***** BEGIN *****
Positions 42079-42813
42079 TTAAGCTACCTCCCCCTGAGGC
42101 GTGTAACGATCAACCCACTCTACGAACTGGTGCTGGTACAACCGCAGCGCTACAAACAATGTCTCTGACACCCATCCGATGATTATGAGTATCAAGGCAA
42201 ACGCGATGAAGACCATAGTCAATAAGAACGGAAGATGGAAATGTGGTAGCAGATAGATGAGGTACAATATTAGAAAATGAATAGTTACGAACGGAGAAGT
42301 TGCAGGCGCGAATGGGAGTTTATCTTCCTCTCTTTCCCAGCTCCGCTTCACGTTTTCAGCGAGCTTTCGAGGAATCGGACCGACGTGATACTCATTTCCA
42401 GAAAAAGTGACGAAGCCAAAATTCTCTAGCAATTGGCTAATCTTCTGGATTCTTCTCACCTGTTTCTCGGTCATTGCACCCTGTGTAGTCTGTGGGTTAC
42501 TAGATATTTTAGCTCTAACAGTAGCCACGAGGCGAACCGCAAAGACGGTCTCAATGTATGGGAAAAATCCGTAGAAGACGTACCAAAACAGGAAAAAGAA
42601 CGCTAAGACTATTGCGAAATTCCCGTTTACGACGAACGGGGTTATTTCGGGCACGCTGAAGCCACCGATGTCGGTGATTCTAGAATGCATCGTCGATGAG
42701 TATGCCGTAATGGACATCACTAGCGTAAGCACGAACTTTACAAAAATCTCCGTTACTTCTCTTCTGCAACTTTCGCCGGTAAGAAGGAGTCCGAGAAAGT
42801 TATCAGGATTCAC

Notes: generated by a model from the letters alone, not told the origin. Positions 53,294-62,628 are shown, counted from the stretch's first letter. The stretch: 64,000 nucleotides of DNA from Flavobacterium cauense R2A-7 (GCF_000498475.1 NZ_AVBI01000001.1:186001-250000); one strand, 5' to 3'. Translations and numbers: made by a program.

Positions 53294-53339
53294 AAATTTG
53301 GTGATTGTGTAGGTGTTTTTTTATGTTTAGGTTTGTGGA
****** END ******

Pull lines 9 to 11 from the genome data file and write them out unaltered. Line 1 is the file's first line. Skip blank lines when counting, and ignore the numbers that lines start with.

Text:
42701 TATGCCGTAATGGACATCACTAGCGTAAGCACGAACTTTACAAAAATCTCCGTTACTTCTCTTCTGCAACTTTCGCCGGTAAGAAGGAGTCCGAGAAAGT
42801 TATCAGGATTCAC

Notes: generated by a model from the letters alone, not told the origin. Positions 53,294-62,628 are shown, counted from the stretch's first letter. The stretch: 64,000 nucleotides of DNA from Flavobacterium cauense R2A-7 (GCF_000498475.1 NZ_AVBI01000001.1:186001-250000); one strand, 5' to 3'. Translations and numbers: made by a program.